Cities in the metro area and around Minnesota are adopting new measures to restrict juvenile access to tobacco and reduce addiction at an early age.
Fueled by the national Tobacco 21 campaign and spurred by state anti-tobacco organizations, the movement has gained momentum since May when Edina became the first of several Minnesota cities to raise the tobacco sales age to 21.
Some cities, such as Minneapolis and St. Paul, restricted the sale of flavored tobacco targeted to young smokers. Others have regulated the price for cigar packs.
Advocates believe that barring vendors from selling cigarettes to those under 21 makes it harder for teenagers to get tobacco products. A study published in Minnesota Medicine earlier this year, asserting that a higher sales age would prevent thousands of teenagers from starting to smoke, has become the foundation for the local push for tobacco reform.
Still, tobacco lobbyists insist that changes in law should be handled at the federal rather than the local level. And many cities remain concerned that such a restriction would hurt retailers operating on slender margins and chase business to neighboring locales.
The efforts are especially noticeable in the west metro suburbs. Bloomington earlier this month joined neighboring Edina and St. Louis Park in raising the sales age. Robbinsdale approved different tobacco restrictions soon after, and Plymouth has set a hearing at the end of the month on raising the sales age.
The movement extends beyond the Twin Cities. The St. Cloud City Council voted this month to raise the sales age to 21 (though Mayor Dave Kleis has since vetoed the measure). The cities of Mankato and North Mankato, which first discussed the sales age issue months ago, plan to vote on it early next year.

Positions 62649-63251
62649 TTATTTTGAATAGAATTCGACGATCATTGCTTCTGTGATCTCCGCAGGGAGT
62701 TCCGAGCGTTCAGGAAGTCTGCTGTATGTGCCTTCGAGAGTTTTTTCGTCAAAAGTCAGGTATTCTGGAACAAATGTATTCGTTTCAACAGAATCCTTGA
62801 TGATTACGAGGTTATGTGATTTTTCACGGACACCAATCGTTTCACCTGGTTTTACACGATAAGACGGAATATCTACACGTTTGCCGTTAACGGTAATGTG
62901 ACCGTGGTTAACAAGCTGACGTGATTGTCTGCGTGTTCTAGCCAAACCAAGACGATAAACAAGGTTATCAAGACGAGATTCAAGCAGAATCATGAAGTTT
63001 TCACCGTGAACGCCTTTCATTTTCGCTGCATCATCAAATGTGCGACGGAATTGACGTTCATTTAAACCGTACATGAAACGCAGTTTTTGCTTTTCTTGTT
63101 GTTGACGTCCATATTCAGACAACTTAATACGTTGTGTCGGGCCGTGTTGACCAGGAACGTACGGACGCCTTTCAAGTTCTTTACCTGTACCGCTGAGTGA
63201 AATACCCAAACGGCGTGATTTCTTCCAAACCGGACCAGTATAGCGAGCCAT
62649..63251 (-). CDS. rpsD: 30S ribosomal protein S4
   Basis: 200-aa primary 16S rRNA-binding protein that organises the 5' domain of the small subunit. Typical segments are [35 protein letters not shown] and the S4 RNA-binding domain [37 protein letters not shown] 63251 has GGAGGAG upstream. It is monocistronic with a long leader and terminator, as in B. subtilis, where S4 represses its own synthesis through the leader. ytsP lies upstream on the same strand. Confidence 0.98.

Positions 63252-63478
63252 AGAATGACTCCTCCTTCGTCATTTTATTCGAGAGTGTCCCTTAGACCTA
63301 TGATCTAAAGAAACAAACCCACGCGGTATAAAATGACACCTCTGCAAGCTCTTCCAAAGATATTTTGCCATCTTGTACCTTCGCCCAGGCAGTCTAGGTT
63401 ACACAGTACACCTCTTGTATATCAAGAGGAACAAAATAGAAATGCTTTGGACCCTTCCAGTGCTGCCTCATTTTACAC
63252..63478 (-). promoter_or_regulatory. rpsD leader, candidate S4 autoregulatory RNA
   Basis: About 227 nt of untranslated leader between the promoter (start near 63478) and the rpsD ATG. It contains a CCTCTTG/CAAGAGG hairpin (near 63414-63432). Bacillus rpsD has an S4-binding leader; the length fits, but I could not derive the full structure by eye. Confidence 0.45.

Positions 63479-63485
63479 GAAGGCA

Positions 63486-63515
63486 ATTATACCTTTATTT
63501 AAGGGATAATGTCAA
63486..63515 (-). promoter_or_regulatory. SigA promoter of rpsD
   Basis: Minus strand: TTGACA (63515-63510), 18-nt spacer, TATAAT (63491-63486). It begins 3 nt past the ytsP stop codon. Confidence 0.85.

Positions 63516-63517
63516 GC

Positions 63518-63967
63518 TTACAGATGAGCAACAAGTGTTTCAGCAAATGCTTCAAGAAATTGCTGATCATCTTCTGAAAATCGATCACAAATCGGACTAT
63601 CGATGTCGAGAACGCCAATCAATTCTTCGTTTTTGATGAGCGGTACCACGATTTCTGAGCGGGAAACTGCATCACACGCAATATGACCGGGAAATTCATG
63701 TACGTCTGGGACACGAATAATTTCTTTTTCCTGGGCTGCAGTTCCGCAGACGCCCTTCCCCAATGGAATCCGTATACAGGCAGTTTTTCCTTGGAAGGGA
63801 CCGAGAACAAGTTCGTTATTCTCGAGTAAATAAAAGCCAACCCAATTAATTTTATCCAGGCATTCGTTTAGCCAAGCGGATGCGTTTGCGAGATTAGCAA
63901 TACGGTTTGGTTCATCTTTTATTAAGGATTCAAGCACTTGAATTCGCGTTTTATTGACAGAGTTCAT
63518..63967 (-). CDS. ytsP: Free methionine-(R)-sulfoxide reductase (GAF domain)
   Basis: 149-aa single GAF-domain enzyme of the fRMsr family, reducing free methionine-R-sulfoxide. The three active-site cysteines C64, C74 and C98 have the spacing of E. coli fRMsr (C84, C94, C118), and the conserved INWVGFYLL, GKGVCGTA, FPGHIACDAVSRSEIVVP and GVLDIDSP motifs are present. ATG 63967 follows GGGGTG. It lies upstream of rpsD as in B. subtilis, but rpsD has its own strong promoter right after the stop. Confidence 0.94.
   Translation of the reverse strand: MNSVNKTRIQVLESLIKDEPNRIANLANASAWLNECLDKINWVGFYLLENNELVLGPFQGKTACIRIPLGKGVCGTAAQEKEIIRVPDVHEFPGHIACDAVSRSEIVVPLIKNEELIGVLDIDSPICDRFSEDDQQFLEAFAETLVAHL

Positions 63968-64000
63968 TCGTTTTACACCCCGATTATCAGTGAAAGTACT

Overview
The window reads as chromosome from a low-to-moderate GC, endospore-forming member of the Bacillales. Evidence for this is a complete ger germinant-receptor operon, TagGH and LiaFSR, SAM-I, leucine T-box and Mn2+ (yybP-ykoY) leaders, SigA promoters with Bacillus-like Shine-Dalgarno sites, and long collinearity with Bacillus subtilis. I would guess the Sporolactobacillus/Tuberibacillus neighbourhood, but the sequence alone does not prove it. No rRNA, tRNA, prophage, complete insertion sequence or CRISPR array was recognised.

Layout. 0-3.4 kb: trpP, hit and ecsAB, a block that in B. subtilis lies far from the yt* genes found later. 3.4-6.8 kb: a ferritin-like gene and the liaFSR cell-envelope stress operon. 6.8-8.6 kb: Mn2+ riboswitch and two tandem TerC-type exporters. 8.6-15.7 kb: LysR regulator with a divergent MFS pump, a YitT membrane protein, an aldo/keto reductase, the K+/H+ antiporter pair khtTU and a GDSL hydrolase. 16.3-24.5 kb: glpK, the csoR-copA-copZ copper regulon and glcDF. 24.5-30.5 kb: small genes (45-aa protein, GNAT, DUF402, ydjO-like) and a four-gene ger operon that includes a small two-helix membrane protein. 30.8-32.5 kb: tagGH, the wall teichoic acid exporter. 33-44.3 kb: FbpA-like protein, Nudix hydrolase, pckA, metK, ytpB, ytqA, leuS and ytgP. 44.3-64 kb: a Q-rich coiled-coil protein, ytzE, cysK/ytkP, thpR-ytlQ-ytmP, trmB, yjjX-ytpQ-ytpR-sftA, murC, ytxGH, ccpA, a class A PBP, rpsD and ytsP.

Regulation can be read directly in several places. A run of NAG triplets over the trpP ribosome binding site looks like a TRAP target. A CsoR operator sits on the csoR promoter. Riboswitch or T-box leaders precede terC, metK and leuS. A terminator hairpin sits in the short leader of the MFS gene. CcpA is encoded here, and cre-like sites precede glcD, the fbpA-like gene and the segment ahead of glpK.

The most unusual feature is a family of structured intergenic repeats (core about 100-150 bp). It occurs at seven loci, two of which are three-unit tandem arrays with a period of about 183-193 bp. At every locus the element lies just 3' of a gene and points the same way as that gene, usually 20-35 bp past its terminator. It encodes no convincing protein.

For advocates, the patchwork of sales restrictions is the best way to get the attention of the Legislature.
“Historically, what we’ve seen is that tobacco control prevention measures … seem to start at the local level,” said Betsy Brock, director of research for the Association for Nonsmokers-Minnesota.
But they face pushback from lobbyists who Brock said are urging local governments to leave tobacco policies alone. “It’s definitely a David-and-Goliath type of situation,” she said. “They have a lot of resources. Especially [for] smaller cities, I think it can be kind of intimidating.”
Brittany Adams, a spokeswoman for RAI Services Company, a subsidiary of Reynolds American Inc., said via e-mail that changes to tobacco legislation should be handled at the federal level.
Weighing the consequences
The Tobacco 21 movement began in 2005 in Needham, Mass. Since then, five states and hundreds of cities have adopted ordinances increasing the sales age for tobacco. The campaign was supported by studies in scientific journals and endorsed by a number of health organizations, including the American Cancer Society and the American Heart Association.
Health advisory boards across the suburbs were convinced, including Bloomington’s. “Anytime you’re talking about cigarettes, there’s nobody that hasn’t been touched,” said Eileen O’Connell, Bloomington’s health promotion and planning manager.
Other cities seem conflicted. The Robbinsdale City Council passed a resolution to support raising the sales age but stopped short of actually requiring businesses to do it.